NHS: Beware false prophets

Don’t be fooled by the Johnson government’s promise of new money. It masks a move to further privatise the NHS argue Susannah Mitchell and Roy Trevelion

Thursday, 5th September 2019

NHS and money artwork

RECENTLY, there have been many carefully spun announcements about our NHS. These have created a number of myths that badly need to be examined and corrected.

One of the most misleading messages concerns the extra £1.8billion of supposedly “new” money that prime minister Boris Johnson has promised for the NHS.

In fact, more than half this allocation is not new money at all. Rather, it is old recycled cash. It is just a reversal of the 20 per cent that hospital trusts had to cut from their spending plans to comply with NHS England’s previous demand for savings. As Shadow Health Secretary Jonathan Ashworth puts it: “It’s cash that hospitals already had, but ministers had blocked them from spending.”

Even allowing for this scam, we should note that £1.8billion represents just over five weeks of the “£350million a week” that Johnson and others notoriously promised would go to the NHS if we left the EU. And, despite a suggested new “technology fund”, if we now exit without a deal economic forecasts indicate that there will be no more money available.

As it is, over two-thirds of the £1.8billion is earmarked for acute hospital services, and £850million has been allocated to 20 specific capital schemes. This is way below what is needed, because during nine years of austerity, £4.3billion of capital funds have been diverted, resulting in a £6billion maintenance backlog. It also leaves little money for schemes to help upgrade crumbling mental health services or expanding primary care.

All this should make us view Sajid Javid’s Spending Review with a high degree of scepticism.

Another source of confusion is the spin around the “benign” nature of NHS England’s 10-year Long Term Plan. Although boasting of “new models of care” to improve efficiency and health outcomes, it simply recommends strengthening the Five-Year Forward View’s aim to maximise private healthcare profits.

The new 10-year plan outlines a massive de-skilling operation in order to save funds. There is a heavy emphasis on self-care involving hospital closures, and it replaces doctors, nurses and other health professionals with much lower qualified “physician associates”. It will also reduce access to common operations such as hip and knee joint replacements. Much is made of the integration of health and social care services, despite the fact that the social services are drastically underfunded and already stretched beyond their ability to cope.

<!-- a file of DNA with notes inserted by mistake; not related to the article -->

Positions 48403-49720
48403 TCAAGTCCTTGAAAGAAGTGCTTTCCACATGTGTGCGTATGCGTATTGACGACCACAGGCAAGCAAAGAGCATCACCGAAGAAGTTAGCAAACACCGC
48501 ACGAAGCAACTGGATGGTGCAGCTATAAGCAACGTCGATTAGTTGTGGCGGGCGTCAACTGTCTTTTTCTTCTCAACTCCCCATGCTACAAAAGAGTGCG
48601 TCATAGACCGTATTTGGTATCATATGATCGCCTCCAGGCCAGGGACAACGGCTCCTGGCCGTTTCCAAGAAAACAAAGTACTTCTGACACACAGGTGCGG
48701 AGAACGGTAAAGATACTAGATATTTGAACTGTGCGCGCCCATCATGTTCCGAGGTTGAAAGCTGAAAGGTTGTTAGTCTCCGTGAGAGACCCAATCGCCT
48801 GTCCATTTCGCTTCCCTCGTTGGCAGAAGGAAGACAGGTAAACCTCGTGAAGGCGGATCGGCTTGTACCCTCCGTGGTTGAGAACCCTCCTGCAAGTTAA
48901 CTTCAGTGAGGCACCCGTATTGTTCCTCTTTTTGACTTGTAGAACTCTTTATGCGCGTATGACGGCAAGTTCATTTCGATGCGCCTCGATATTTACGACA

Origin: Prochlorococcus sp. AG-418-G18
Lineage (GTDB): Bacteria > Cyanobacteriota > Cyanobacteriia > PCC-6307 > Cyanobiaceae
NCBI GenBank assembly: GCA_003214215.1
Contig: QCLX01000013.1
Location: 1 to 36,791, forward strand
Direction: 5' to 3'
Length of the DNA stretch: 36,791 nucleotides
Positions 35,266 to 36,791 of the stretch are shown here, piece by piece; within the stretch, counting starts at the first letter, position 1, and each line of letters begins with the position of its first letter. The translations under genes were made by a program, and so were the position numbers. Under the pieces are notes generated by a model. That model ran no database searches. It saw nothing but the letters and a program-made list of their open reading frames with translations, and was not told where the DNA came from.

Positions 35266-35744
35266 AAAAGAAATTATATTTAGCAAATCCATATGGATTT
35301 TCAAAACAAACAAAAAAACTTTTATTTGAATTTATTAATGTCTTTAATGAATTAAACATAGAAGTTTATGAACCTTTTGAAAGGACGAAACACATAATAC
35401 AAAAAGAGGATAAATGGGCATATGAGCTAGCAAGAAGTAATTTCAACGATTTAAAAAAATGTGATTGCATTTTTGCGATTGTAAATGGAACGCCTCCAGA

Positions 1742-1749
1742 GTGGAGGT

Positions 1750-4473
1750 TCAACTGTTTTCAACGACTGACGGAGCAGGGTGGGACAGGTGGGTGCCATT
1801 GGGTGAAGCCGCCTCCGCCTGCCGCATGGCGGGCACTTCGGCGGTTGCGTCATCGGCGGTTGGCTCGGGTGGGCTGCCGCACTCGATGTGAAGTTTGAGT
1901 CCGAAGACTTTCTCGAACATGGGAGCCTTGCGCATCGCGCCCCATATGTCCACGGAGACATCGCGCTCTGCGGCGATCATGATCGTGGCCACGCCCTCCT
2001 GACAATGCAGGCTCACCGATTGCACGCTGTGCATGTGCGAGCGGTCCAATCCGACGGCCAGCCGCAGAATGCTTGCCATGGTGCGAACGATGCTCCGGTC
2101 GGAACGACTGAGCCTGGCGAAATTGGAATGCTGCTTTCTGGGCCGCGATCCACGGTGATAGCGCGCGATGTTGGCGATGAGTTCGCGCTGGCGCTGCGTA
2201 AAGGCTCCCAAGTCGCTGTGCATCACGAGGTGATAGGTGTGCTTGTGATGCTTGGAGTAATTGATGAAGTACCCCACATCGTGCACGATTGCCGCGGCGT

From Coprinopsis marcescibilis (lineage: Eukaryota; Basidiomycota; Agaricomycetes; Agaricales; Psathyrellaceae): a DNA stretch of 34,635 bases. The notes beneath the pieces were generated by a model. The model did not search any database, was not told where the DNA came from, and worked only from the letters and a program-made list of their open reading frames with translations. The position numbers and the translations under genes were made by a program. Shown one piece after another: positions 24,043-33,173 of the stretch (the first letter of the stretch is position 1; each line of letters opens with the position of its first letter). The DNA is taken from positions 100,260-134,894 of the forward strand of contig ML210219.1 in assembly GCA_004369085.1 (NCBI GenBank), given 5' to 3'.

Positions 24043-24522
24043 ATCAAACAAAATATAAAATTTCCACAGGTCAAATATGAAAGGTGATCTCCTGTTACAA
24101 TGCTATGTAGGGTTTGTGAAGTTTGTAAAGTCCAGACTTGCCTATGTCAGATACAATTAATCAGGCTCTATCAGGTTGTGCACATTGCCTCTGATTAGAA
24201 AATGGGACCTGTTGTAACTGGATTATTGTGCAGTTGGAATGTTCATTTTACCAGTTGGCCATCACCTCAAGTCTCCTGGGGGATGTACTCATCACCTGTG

One of its main thrusts is the promotion of digital technology.

The spin tells us that digital apps will help supply diagnosis and treatment, and replace many face-to-face appointments. These interventions are on a scale that will completely transform the care that the NHS supplies. They require access to all patient medical data, and global corporate interests are already deeply embedded in the NHS with the aim of capturing millions of patients’ confidential data in order to generate enormous profits.

There is certainly a crucial role for digital technology in the practice of medicine, but it should be used by a publicly-owned and funded NHS, not by commercial bodies intent on furthering their own interests.

The most alarming feature of the Long Term Plan, however, is that it completely locks in the contracts on offer through the adoption of Integrated Care Partnerships (ICPs).

These ICPs are the planned outcome of NHS England’s Sustainability Transformation Plans and Accountable Care Organisations, and are non-state organisations with a single management structure. Included within them are hospitals as well as primary and commun­ity care services – and possibly social care too.

These giant five to 10 year multi-million-pound commercial contracts will be open to bidding, and they will not be subject to public scrutiny (information is routinely withheld on grounds of commercial confidentiality). This will open the way to bids from giant international health corporations that already run similar de-skilling of healthcare in the US and elsewhere.

So beneath all the bluster, the 10 year Long Term Plan is the government’s vehicle for imposing massive cuts in NHS spending. It will hand over control of the NHS to unaccountable non-public bodies through competitive tendering for ICP contracts.

Once completed, these contracts will be irreversible, and if we wish to preserve a public NHS, it is vital that we campaign and fight to stop this latest threat to its existence.

• Susanna Mitchell and Roy Trevelion are members of the Socialist Health Association

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